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In fact, this weapon management thing is like having a game within another game in ‘MW II’. It is a fascinating section due to the level of customization and detail that it is possible to configure in each available weapon.

The progress system, yes, is quite annoying, and if one is not well informed it will be difficult to know how to get the legendary and coveted MP5 or the lethal FTAC Recon. In the end, everything is based on gaining experience with inferior weapons that give access to new options and superior weapons. Here those responsible for Infinity Ward make it clear: if you want good weapons, you will have to work hard playing (and killing) a lot.

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If you do, yes, there will be rewards, especially if you are one of those who wants to have the best of the best. The level of customization and improvement that we can reach is, as I say, worthy almost of a weapons simulator in itselfand in the armory area, where we can configure all the elements, we will even have a shooting range to “get a feel” and test how the weapon responds with the improvements that we are adding and removing.

It is also interesting the limitation of five accessories per weapon. Otherwise we could go crazy with exaggerated creations, and I think it’s a good balance for a section that gives a lot of play —pun intended— and that is a fundamental part of game development.

A frenzy made FPS (which can also be played in third person)

‘Call of Duty: Modern Warfare II’ is, as I said, an absolutely dizzying game. One that takes advantage of all the mechanics of the past, but to which it also adds some new ones. It is fantastic to have these new options to be able to shoot (with a secondary weapon) while we are half hanging from a ledge (long live parkour), and the possibility of take advantage of the so-called “quatic combat” that allows shoot underwater (also with secondary weapon or with certain equipment).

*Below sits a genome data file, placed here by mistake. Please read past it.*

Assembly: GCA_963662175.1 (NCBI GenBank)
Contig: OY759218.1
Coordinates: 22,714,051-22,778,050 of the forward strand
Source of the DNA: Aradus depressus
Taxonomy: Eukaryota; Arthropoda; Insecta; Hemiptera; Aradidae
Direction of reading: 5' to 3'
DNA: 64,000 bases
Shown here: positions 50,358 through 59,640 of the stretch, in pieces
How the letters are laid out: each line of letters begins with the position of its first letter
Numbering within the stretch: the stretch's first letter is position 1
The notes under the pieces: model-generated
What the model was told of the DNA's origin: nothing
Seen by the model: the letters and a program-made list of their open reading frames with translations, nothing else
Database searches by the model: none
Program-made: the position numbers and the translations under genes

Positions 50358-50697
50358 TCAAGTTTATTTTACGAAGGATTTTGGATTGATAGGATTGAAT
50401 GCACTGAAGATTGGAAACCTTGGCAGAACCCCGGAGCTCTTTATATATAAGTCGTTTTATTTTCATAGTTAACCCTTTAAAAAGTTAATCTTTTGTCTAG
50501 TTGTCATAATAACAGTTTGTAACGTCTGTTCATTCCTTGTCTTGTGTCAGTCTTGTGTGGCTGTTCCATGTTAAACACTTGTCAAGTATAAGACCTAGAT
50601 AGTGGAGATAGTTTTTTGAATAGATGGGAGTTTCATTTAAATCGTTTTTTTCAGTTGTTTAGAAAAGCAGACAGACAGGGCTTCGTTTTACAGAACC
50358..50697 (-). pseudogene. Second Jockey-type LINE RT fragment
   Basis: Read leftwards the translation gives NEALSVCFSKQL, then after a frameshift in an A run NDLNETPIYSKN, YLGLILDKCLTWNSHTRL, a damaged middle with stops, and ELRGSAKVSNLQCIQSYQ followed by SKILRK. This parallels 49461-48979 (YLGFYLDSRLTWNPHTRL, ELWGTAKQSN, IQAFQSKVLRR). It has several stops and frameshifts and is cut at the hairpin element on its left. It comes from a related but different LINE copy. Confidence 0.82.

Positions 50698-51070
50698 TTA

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There is also a most pleasant surprise with this ‘Modern Warfare II’: the solidity of the first person mode is absolute, but if that is not enough for you the game can become a shooter third person in the style of the best ‘Gears of War’.

This option is only available in some game modes in which we can switch between one and the other. The camera, which is in a slightly higher position, has the advantage of offer better peripheral vision, and it is in this mode that we can also “peek” into corners or walls to ambush the enemy. Of course: it does not pose an advantage over rivals, because in these games everyone who plays will also play in that format.

For many, the third-person view is probably a curiosity, and it is clear that the traditional FPS mode will be the most popular. Here ‘Call of Duty: Modern Warfare II’ shows all its virtues and it becomes a real frenzy. A dizzying game that is impossible not to enjoy.

Source: www.xataka.com

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Tarun Kumar

Tarun Kumar has worked in the News sector for 05 years and is currently the Owner and Editor of Then24. He reside in Delhi, India with his Family.